Olga and her beautiful white-furred assistant Nika treated me to a calm, but utterly fascinating drive round Tomsk’s wooden neighborhoods. One very nice thing about Olga is that she drives in the right lane, which soothes your nerves and allows you fully to concentrate on the wonders you are seeing around you.


Be sure not to miss the Burger Bar.



In “From Siberia,” Chekhov tells of a conversation he has with a peasant (Petr Petrovich)  at Krasny Yar while enduring a long wait for a boat to arrive so he can continue his journey. In his folksy way, Petr Petrovich warns of the destruction the railroad will bring:

“Around here, if someone’s been as far as Tomsk, he sticks his nose in the air, like he’s been around the whole world and back. But the papers are saying that they’re going to bring the railroad here soon. Tell me, sir, what’s that going to be like? The machine runs on steam – I get that. But if it has to pass through the village, it’s going to break down the huts and run over people!” (Chapter V), May 13, 1890)

These stunning houses  go on and on, and you can’t get enough, and you worry about them like babies, and you wonder if the fire prevention people are on the case, and you feel it’s time to petition UNESCO. And you wish that Chekhov had mentioned these cool wooden buildings, because if he had, people would have paid attention, maybe, and they would have been loved even more, and preserved even better, than they are now. But then you realize that probably everywhere Chekhov went he saw wooden houses like these, because they were a standard thing in Siberia, and the reason you don’t see so many nowadays is of course that wood burns, and rots, and is replaced by more durable, but less beautiful materials. And you remember that the trans-Siberian railroad passed Tomsk by, meaning that there was no incentive for people to gut the town and turn it into an industrial capital like other Siberian cities, with their noise, and pollution, and their spewings into the rivers, and their big roads built on the bones of dead, beautiful wooden buildings, wide asphalt roads cleared for trucks to speed along, delivering heavy things to the train station; streets lined with hulking, ugly concrete buildings to manufacture stuff in, and other buildings to sell that stuff in, and other buildings for workers to live in, and banks to put all that new money in. And all of it rushing to and from the railroad and taking Tomsk’s precious things away.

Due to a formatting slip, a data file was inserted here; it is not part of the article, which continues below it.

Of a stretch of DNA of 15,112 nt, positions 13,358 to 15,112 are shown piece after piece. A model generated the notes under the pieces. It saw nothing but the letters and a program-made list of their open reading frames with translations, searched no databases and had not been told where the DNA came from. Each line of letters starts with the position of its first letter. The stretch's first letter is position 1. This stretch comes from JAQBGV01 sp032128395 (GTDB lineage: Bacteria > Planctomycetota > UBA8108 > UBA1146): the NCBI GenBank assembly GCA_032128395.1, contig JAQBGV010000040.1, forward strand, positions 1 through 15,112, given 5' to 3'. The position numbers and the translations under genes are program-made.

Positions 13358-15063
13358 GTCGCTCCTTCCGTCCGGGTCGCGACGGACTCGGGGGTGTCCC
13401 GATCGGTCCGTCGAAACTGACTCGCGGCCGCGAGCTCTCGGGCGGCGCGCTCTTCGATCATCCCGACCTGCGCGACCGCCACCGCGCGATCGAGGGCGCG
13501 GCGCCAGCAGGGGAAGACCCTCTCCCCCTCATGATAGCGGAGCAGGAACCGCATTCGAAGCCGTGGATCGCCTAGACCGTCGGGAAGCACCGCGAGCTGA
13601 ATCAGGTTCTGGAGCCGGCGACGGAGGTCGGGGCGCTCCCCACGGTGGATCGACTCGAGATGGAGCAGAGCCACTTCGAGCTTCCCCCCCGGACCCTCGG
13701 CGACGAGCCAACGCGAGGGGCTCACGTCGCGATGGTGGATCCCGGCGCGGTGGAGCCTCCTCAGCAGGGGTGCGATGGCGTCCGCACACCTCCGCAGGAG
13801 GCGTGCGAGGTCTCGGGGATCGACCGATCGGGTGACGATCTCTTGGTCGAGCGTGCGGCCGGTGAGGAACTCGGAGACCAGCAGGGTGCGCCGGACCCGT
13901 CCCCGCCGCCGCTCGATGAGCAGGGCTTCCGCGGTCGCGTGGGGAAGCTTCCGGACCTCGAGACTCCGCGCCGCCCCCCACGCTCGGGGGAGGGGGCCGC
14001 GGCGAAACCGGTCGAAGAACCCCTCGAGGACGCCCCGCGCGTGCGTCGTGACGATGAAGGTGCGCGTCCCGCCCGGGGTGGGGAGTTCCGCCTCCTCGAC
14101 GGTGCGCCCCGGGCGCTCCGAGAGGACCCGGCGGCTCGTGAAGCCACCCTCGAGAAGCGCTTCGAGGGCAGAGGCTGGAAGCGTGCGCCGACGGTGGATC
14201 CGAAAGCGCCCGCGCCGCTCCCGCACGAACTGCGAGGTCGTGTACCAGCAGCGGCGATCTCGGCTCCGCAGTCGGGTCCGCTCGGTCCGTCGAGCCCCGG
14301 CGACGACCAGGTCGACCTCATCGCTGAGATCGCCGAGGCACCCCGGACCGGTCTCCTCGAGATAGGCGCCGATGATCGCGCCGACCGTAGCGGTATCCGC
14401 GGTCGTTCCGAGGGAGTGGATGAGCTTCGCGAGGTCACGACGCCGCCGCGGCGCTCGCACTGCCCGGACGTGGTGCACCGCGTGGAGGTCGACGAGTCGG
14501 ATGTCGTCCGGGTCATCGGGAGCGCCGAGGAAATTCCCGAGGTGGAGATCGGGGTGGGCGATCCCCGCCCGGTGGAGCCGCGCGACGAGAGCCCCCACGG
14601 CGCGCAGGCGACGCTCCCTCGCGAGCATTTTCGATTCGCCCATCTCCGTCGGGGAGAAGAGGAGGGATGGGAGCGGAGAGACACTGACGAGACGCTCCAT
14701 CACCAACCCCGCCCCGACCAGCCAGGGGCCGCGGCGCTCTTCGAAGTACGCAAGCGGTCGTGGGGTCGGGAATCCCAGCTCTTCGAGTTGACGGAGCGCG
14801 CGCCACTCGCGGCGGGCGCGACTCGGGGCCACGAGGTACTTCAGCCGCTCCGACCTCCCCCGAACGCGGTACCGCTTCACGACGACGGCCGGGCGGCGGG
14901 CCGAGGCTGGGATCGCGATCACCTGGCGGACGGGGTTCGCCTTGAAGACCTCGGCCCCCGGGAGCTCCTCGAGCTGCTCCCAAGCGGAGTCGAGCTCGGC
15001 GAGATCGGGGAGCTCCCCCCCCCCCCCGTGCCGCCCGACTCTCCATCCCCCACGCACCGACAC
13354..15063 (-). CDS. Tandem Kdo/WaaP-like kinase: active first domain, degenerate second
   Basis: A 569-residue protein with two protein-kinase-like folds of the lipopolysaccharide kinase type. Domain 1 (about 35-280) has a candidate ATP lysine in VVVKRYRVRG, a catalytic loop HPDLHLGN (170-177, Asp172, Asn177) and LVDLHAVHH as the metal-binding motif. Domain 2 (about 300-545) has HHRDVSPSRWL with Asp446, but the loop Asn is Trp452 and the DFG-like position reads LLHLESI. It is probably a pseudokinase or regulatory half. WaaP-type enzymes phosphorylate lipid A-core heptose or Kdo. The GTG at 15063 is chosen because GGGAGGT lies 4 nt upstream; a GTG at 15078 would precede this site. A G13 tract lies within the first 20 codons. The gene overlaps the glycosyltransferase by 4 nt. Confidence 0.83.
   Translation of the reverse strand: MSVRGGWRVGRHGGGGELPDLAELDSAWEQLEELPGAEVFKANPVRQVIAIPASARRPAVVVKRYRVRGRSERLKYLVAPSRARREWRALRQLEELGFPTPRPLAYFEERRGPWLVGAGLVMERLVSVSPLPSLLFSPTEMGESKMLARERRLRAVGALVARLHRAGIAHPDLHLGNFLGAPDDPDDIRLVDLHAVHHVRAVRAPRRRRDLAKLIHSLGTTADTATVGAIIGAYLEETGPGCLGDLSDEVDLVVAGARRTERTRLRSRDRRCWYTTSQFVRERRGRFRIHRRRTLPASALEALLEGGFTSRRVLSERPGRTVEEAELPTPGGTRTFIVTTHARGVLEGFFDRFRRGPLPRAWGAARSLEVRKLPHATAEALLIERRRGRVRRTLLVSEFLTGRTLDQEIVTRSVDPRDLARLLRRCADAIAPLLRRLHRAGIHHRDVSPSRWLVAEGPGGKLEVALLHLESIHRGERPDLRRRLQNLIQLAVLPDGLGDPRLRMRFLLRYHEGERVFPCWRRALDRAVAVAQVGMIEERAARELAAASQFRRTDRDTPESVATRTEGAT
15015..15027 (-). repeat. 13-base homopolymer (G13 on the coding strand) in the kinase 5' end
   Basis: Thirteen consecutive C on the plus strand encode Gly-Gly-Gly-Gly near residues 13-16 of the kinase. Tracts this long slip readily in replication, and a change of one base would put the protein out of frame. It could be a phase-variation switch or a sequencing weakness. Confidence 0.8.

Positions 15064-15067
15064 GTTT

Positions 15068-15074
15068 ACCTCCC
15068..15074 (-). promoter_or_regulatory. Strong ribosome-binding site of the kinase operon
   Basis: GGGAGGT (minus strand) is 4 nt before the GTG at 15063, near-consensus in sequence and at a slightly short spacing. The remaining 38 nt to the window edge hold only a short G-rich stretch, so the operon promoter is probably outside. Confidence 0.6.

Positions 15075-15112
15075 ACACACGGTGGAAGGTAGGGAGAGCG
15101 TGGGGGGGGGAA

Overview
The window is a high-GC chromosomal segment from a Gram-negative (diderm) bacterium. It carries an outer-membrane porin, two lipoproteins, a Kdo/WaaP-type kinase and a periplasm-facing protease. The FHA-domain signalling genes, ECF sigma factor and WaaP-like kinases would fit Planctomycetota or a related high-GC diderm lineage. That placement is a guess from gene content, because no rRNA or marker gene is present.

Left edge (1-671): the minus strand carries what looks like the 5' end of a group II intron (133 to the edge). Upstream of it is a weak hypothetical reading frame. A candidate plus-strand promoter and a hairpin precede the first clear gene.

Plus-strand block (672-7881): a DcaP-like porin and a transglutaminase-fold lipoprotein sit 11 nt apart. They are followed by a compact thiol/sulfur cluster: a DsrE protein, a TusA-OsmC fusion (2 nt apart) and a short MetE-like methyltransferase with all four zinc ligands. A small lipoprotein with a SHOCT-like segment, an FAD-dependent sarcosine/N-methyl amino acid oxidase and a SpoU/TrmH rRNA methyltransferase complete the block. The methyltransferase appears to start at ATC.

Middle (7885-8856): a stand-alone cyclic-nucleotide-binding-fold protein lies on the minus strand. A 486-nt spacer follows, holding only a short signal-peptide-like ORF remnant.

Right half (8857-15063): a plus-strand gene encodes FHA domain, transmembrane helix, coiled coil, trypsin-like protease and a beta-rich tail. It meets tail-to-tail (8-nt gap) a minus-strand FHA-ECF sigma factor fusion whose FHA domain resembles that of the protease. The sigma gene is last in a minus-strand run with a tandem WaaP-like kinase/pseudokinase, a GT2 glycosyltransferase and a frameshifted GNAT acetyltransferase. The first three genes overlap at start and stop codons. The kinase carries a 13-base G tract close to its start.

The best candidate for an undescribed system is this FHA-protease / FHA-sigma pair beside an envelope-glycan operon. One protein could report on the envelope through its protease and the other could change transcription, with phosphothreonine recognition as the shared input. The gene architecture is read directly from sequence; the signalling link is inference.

This phantom, apocalyptic place, railroaded Tomsk, exists only as a sideshadow, an alternative fate that could have befallen the town and swept its world treasures onto the trash heap, along with the spirits of its people. Thank you, Tomsk, for lying low and letting the fast things pass you by. But now that I think about it, the joke, here too, is on the rest of us.

Olga takes me up to the mountaintop, where a fortress was, where there are other streets lined with yet more, beautiful, wooden houses, and a church, and where you can look down over the city. And the Siberian clouds tell their story.

I think that the next person who travels this route should focus exclusively on the sky.


Everything is more exciting when you are with your kind, whatever species. But we are nowhere near finished. There is a whole lot more to see in Tomsk.